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European Commissioner for Enlargement and Neighbourhood Policy
Speech: European Endowment for Democracy
Second meeting of the Board of Governors of the European Endowment
for Democracy, Brussels
09 January 2013
Ladies and Gentlemen,
I am delighted to have the opportunity to address this second meeting of the Board of
Governors of the European Endowment for Democracy. Today's meeting is a real sign of
progress and confirmation that you are turning words into action and getting down to
your operational activities.
The dramatic changes that have been taking place in the European Union neighbourhood
since 2011 clearly justify this new initiative. After years of relative stagnation,
democracy has started taking root in the neighbourhood spurred on by the democratic
revolutions in the Southern Mediterranean.
While the general trends points towards more democracy, more accountable forms of
governance and increased respect for human rights and fundamental freedoms, there
are areas where progress has been limited, areas essential for ensuring the
sustainability of political reforms. In some countries progress has stalled or there are
signs of regression.
In Algeria human rights defenders face restrictions to their freedom of expression,
association and assembly and suffer intimidation and judicial harassment. In Morocco
some civil society organisations working on sensitive issues such as the monarchy face
bureaucratic obstacles to register.
In Azerbaijan civil liberties continue to be severely curtailed while in Belarus the
situation is far from improving since the severe deterioration following the December
2010 crackdown on the opposition and civil society in the wake of the presidential
In addition, women are now confronting attempts to exclude them from public life in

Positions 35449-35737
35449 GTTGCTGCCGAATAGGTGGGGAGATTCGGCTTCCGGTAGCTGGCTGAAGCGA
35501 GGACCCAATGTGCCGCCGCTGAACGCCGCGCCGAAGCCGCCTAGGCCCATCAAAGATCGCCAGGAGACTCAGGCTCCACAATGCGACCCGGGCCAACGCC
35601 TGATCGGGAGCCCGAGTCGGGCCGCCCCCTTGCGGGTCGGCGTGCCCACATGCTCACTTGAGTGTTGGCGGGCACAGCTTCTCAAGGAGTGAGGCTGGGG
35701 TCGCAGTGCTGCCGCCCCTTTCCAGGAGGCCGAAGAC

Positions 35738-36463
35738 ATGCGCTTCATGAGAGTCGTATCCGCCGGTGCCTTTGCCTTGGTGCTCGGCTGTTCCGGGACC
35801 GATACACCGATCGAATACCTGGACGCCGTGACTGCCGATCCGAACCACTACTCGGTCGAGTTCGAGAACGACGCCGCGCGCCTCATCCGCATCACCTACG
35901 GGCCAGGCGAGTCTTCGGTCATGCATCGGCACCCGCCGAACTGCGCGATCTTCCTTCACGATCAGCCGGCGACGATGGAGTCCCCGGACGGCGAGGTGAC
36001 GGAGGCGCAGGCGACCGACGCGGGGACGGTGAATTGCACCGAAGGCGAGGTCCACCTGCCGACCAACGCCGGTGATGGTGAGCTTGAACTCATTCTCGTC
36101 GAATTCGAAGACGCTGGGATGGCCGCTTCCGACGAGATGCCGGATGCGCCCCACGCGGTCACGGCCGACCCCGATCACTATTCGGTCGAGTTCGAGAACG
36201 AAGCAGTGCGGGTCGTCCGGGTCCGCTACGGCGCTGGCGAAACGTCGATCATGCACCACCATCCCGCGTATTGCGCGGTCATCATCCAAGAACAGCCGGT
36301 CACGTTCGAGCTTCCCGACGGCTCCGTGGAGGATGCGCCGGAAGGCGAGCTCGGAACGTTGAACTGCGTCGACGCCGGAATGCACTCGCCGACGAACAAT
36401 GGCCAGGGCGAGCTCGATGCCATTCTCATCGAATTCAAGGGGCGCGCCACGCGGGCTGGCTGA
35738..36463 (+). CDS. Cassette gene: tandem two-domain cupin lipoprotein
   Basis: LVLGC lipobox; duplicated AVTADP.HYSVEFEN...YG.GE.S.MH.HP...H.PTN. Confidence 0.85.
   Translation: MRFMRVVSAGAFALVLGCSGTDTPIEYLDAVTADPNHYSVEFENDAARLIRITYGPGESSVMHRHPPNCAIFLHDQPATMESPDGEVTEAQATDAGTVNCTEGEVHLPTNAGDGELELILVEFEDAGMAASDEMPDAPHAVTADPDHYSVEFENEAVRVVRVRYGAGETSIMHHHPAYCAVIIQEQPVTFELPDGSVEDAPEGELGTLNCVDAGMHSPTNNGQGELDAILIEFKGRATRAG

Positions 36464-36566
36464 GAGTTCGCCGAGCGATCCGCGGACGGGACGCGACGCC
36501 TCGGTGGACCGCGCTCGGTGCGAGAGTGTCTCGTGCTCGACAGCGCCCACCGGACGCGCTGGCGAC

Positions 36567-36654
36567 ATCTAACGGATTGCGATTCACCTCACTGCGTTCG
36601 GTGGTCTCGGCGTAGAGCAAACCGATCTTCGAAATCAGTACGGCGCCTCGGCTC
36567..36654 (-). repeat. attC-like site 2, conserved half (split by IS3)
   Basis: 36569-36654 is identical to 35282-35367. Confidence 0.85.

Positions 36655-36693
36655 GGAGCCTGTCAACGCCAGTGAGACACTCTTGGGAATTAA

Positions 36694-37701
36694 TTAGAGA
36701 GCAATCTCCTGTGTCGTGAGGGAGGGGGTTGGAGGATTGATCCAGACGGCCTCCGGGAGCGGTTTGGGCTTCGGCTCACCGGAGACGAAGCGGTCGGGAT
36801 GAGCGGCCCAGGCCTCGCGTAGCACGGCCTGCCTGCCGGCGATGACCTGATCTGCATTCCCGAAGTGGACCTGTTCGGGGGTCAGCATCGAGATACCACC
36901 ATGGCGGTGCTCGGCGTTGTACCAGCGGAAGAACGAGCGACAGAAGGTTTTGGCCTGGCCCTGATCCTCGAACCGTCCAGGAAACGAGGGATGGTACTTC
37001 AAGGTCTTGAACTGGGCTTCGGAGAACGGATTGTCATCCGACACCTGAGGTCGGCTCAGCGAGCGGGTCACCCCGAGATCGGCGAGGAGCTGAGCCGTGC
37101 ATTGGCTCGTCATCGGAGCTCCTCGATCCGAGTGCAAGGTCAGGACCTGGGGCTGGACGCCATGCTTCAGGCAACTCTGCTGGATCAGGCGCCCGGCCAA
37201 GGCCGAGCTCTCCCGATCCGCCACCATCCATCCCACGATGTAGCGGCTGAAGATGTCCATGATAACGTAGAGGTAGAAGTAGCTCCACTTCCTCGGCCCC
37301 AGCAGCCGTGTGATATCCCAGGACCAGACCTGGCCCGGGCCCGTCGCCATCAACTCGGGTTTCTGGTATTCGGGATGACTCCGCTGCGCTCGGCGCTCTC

several Southern Mediterranean countries. Acts of discrimination and violence are being
perpetrated with impunity by extremist groups and in some cases by security forces.
It is vital that steps are taken to establish equal rights between men and women as the
very foundation of democratic societies. It is equally vital that full ownership of the
democratic transition is ensured and that it is not perceived as being "imposed" by
A vibrant civil society and a functioning democracy depend on the right of citizens to
freely exercise their right to peaceful assembly and association. This nurtures open
debate in society, providing safeguards against conflict and instability.
I see the Endowment for Democracy as a strengthened effort, supporting
democratisation and peaceful forces that work for democratic changes to happen,
supporting the actors of change in our neighbourhood, the emerging players that face
obstacles in accessing European Union funding.
With this new initiative we are sending a clear message of solidarity to the peoples of the
Neighbourhood, assuring them that their democratic aspirations and their fight for
human rights will be heard and supported by the European Union. The European Union
can also bring its experience and know how to help them address the challenges of
transition from authoritarianism to democracy.
Ladies and gentlemen,
Allow me to make two key points about the endowment:
First, it is important that the Endowment adds value and is complementary to all our
instruments and in particular those with a specific focus on the support for democracy,
the European Instrument for Democracy and Human Rights;
the European Neighbourhood Instrument which includes the Civil Society Facility; and
the Instrument for Stability.
It is essential to maximise the impact and build synergies between the various European
Union initiatives and a "must" in the current economic crisis.
The Endowment's added value will come from rapid and flexible support for actors who
are not yet supported, or who are insufficiently covered or have difficulties in obtaining
support from existing European Union instruments; the most obvious cases being non-
registered NGOs and emerging political and pro-democratic movements.
Second, we need to build on the current momentum and take all the necessary steps to
ensure that the Endowment will be fully operational as early as possible with its own
identity and credibility in the international sphere.
The recent progress in developing the Endowment has been remarkable. It was only last
June when the statutes were adopted and now the governing bodies and rules of
procedure are in place, the first financial and non-financial commitments have been
made and Switzerland has been accepted as a new member.
These are all excellent signs of the concerted effort by European Union Institutions and
Member States to advance democracy in our Neighbourhood and beyond.
To conclude, allow me to congratulate the Member States, the European Parliament and
the European External Action Service for making the European Endowment for
Democracy a reality.